Monday, July 20, 2015

The Last Wool Warehouse

The Schreiner Wool and Mohair Commission Company warehouse, 1937
Few today realize how important wool is in the story of our community.
The earliest settlers usually brought other livestock, horses and cattle. Sheep arrived later, when Caspar Real brought in the first flock in 1857, to his ranch on Turtle Creek, though that first flock did not do well, and had to be moved back to Bexar county.
Real didn't give up, and tried again later. Meanwhile, S. B. Rees brought a different flock of sheep to our county at his ranch near the mouth of Turtle Creek. Other ranchers brought in additional flocks, but the "sheep business was in an experimental stage until about 1875," according to a history of our community written by Matilda Marie Real.
Many of the most recognizable names from our county's history were involved in those early days of sheep raising: Rees, Schwethelm, Schreiner, Real, Burney, Starkey, Tivy, Coldwell, and Moore.
By 1879 an organization had been formed by the wool growers of Kerr county, for their mutual assistance, and twenty-four charter members began what became a major industry in our community.
According to Bob Bennett's book on our county, "one of the biggest problems that confronted the pioneer sheep and goat men was finding a ready market for their products. Lack of transportation and the distance from eastern markets plagued the industry for years before the problem was solved largely through the business acumen of Capt. Charles Schreiner, who instituted a cooperative market and warehouse system which remains in use today [1956] in all major wool and mohair producing areas of the nation.
"Captain Schreiner...established his store in Kerrville in 1869. He stored wool clips of the early sheep raisers and sold the wool on consignment, freighting to San Antonio by ox teams. As sheep raising thrived and increased, Capt. Schreiner's wool business expanded and outgrew his original store and he enlarged his facilities from time to time."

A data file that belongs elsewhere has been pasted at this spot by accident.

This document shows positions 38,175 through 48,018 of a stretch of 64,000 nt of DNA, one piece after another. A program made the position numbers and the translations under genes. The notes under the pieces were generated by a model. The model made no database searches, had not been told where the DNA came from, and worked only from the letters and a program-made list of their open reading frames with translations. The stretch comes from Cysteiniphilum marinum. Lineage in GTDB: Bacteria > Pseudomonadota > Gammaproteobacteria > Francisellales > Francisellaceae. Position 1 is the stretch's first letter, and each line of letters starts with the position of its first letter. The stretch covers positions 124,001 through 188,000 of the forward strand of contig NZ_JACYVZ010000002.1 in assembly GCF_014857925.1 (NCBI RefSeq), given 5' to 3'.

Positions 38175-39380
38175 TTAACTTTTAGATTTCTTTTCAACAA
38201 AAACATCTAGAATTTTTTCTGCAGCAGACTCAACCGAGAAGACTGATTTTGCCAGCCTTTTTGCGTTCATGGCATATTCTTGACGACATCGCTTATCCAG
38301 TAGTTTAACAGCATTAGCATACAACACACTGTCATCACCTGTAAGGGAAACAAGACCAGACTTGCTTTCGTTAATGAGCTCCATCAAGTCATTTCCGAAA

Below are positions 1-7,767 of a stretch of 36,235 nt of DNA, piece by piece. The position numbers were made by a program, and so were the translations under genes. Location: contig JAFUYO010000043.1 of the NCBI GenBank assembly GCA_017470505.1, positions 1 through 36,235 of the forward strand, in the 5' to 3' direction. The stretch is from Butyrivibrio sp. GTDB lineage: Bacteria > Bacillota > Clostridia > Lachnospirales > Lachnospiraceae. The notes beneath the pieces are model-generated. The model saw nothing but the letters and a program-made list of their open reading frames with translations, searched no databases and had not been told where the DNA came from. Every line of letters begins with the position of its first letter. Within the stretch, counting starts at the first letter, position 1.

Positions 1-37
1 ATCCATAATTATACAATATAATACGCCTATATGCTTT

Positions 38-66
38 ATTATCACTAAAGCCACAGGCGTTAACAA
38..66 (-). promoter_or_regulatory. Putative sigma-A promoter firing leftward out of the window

In fact, an argument could be made that income from wool and mohair helped save many a ranch in the hill country, because it allowed for diversification, and offered income several times a year. And there is also evidence this industry fueled a great part of Captain Charles Schreiner's personal wealth, perhaps to a greater degree than did any of his many other interests.
An original wall of Schreiner's downtown wool warehouse still stands; it is the curved wall of the Schreiner Building (and current home of CarteWheels Caterers), the wall which is parallel and closest to Sidney Baker Street.
Even that larger warehouse was soon too small to handle the business, and in 1935 the Schreiner Wool & Mohair Commission Company built a new warehouse on McFarland Street in Kerrville. Bennett writes the new warehouse had a capacity of four million pounds of wool and mohair.
Meanwhile, in Ingram, another large wool and mohair commission warehouse was operated by J. W. Priour, Sr., and his sons J. W. and Dale Priour.
The Ingram location suffered a major fire years ago and was not rebuilt, but the Priour family stayed in the wool and mohair business, including through Ranchman's Wool and Mohair, which operates out of the old warehouse on McFarland Street.
Several folks have stopped by to let me know that warehouse is closing, and Ranchman's is referring business to the Priour-Varga warehouse in Rocksprings, meaning the last wool warehouse in Kerr County is closing.
Wool has been a very important industry for our county -- and wool growers will continue to make contributions here for many years to come. It's an industry with a rich tradition here.
Until next week, all the best.

Joe Herring Jr. is a Kerrville native who can usually tell the difference between a sheep and a goat, though it sometimes takes several guesses.  This column originally appeared in the Kerrville Daily Times July 18, 2015.

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